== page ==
Associateships: What Important Traits Should You Look to Improve?

Posted by THE NEXTDDS on Wed, Aug 23, 2017 @ 11:00 AM

dentist-and-practitioners.jpgAre you still looking for an associateship, searching to align your practice philosophy with an employer dentist who fits your approach perfectly? Or have you instead finally been able to lock in that associateship position and are awaiting your starting date? Wherever you land on the spectrum, there are many ways in which you can improve your personal skills to be a better associate once you join the dental practice.

If you’re apprehensive about this first phase of your career in dentistry, don’t fret! Courtesy of Dr. Bianca Velayo, this recent THE NEXTDDS live training event entitled “7 Simple Strategies for Successful Associateship” highlights several ways that a new associate or future associate can improve their preparedness.

Communicate Effectively

Take a look at your interpersonal skills. Communication is a huge part of any job, and becoming an associate or eventual practice owner means even more connections between your staff and the patients you’re treating. When staff members look to you for leadership, and patients begin to put their trust in you, how are you choosing to best deliver your message? Think about the three basics of communication: body language, tone of voice, and your choice of words. If your communication needs work, focus on each of these fundamentals to build better social skills. In addition, establishing a good rapport with your employer dentist will be key to forming a lasting mentor relationship that will constantly be guiding you to your next steps both personally and professionally.

Build Patient Rapport and Trust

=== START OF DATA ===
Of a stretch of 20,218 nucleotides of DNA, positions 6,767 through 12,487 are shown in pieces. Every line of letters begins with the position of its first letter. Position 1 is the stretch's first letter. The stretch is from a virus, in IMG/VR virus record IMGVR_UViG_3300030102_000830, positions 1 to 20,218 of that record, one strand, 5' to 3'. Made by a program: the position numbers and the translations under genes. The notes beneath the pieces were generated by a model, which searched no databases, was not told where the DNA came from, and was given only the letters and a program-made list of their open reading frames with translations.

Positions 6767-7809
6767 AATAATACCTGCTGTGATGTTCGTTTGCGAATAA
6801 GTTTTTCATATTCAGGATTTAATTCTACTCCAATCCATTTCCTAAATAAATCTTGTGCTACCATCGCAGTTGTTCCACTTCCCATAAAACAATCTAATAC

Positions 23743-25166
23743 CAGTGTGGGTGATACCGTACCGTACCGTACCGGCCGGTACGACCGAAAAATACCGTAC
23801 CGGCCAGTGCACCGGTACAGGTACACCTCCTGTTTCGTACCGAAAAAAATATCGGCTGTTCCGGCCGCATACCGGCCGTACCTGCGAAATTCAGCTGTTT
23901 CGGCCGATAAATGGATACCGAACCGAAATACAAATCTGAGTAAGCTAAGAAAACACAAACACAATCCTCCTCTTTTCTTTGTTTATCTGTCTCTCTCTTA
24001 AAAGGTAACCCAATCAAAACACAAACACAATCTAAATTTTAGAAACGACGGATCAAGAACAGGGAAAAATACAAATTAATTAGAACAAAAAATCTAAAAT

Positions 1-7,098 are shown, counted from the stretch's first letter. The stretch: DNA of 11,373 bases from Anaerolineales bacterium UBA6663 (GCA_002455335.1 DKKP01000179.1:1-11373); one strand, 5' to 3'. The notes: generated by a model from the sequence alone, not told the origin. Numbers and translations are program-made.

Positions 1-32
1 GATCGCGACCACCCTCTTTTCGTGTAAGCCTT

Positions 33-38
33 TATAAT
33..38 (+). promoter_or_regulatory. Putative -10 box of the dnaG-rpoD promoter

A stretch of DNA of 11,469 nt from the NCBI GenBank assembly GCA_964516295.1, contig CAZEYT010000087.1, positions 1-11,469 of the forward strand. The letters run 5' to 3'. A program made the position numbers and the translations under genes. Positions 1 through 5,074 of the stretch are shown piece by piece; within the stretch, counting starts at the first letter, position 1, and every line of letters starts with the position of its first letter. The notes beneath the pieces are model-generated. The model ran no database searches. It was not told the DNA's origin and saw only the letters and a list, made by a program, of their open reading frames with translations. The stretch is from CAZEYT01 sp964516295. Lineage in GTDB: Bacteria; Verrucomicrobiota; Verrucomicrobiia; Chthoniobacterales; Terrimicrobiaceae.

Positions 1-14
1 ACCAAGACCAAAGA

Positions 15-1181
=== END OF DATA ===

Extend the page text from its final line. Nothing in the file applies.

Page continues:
Establishing effective communication skills will translate into your conversations with patients. Make eye contact, have a firm handshake, and keep the patient comfortable. It’s also of importance to listen to their concerns and complaints. Lean in and get the patient to relay as much information to you as possible in order to determine an accurate diagnosis, and further continue the necessary steps into treatment and case acceptance. On your end, make sure to educate the patient on his or her treatment options, rather than advocating one over the other. Each patient is an individual with distinct needs, concerns, and comfort levels. Once you build a patient-centric approach, delivering treatment in an ethical way will become second nature. This will lead to long-term patients, referrals, and consistent production.

dentalcareforelderlyjpg.jpgWhile it might be easy to treat patients like family members, there may be patients that are tougher to manage. It’s important to relay treatment options to them in a relatable way, and believe in your diagnosis so that patients can truly witness your expertise as a dentist. If they reject treatment, be assertive in your approach, and they’ll soon trust that you hold the keys to their health. If a patient has a broken tooth that needs a crown, and the patient instead asks you why he or she can’t opt-in for a filling instead, stand your ground. Patients who try to self-diagnosis may think they can take advantage of your youth or excitable nature to change the treatment plan. If you succumb to their wishes every time, they may lose trust in you. Be an assertive new dentist that stands behind their diagnosis.

Time Management

You might be used to the three-hour block exams and treatment plans in dental school, but those days will soon be over. Patients typically don’t have that kind of time, so you should respect the time they take to come in for an appointment. As an associate, building speed and compliance comes with practice, practice, and more practice! Ask for help when you need it, be open to feedback, and try to become more focused with less breaks to help build this new skillset. Instead of relying on your smartphone, wear a watch to be aware and keep track of your time, and set reasonable goals to try to slowly trim the time it’ll take you to perform a clinical task.


An associateship comes with a substantial amount of responsibility, and a learning curve to overcome. Whether it’s becoming familiar with your duties, working alongside your team members, or coming face-to-face with patients that are in need of treatment right away, there’s a lot of different circumstances coming your way. If you make a solid effort to improve upon your personal tools, you’ll have an easier transition as you begin coming into contact with your peers and patients every day. Good luck and success in your associateship!

Watch the "7 Simple Strategies" Webinar